If you or someone you love suffers from rheumatoid arthritis, or RA, there’s a new piece of research you’ll want to hear.
It’s an odd connection… certainly not something I would have put together. But it makes sense if you trace this research back to that root of so many of our health problems…
Connecting the dots between RA and inflammation isn’t too far a stretch. As an autoimmune disease, RA is basically your body attacking itself. Specifically, waging war against your joints.
You’ve got chronically swollen, painful, inflamed joints. And sometimes more than that… RA can attack healthy tendons and muscles… your heart, eyes, and lungs.
Because RA means chronic inflammation, researchers took a look at this disease and its connection to another disease that takes a page out of the same book.
COPD (chronic obstructive pulmonary disease) is also a chronic inflammatory condition. COPD’s specialty is the lungs, making it tougher and tougher to breathe.
Smoking is the main cause of COPD, but you don’t have to be a smoker to be at risk.
Canadian researchers did a long-term study and found that people with RA are 47% more likely to end up in the hospital with COPD.
I don’t know about you, but I don’t fancy those odds.
And the connection between RA and COPD? You guessed it: inflammation.
Our bodies are much more connected than we think. When it comes to health problems, the root is often inflammation.
It’s critical to kick those inflammatory triggers to the curb if you have RA or COPD.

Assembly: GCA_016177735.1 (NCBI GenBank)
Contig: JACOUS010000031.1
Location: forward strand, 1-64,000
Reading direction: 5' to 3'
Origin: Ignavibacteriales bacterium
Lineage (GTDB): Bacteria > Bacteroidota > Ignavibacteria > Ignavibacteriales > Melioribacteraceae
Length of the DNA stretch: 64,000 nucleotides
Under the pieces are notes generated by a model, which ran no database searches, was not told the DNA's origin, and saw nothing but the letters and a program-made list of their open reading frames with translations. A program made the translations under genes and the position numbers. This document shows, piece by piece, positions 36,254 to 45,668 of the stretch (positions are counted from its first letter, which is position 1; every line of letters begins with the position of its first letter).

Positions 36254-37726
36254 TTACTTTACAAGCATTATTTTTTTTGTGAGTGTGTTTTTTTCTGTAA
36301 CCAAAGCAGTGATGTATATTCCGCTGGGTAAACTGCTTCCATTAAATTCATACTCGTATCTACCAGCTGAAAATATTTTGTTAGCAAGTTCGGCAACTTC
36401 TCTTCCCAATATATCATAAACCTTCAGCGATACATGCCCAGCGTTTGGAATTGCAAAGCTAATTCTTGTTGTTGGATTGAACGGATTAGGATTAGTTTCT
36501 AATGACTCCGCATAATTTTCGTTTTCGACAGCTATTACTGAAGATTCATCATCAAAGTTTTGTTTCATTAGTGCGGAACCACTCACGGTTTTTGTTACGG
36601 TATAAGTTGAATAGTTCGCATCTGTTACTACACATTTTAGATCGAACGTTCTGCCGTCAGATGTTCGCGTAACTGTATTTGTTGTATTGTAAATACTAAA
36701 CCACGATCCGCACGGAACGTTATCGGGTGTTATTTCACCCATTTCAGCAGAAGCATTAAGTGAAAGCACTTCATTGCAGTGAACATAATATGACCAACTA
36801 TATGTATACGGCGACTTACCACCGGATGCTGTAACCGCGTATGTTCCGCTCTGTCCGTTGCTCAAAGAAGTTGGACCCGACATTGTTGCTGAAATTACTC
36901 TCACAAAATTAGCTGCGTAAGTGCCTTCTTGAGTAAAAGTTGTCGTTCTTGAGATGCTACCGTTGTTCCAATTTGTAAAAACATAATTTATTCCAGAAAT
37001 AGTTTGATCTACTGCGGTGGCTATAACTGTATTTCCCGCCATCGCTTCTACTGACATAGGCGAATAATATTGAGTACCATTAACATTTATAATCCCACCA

For COPD that’s quitting smoking (this goes for pipes and cigars too). You’ll also want to cut out irritating dusts or fumes on the jobsite or at home.
For RA, it’s cutting way back on stress, strenuous activity that leaves you exhausted, and certain foods. Inflammatory foods.
I’ve been big fan of an anti-inflammatory diet for a while now. I figure the less stress I can put on my body, the better.
If you’re managing RA or COPD, experts recommend a diet high in antioxidants like blueberries, dried plums, and pomegranates.
Add in some whole grains like raw oats, ginger, turmeric, fiber, and round it out with plenty of vegetables, and you’ve got an inflammation busting menu that packs a punch.
And then there’s always Karen’s favorite: dark chocolate.
If you have RA, you should be especially careful to look out for signs of COPD and focus on an anti-inflammatory diet.
And keep in mind that even if you’re not suffering, most of us have too much inflammation in our bodies – and we should take steps to squash these flames.
Because if it doesn’t cause problems in your joints or lungs, the rest of your body is vulnerable too – including your brain… and your heart.
Editor, Patriot Health Alliance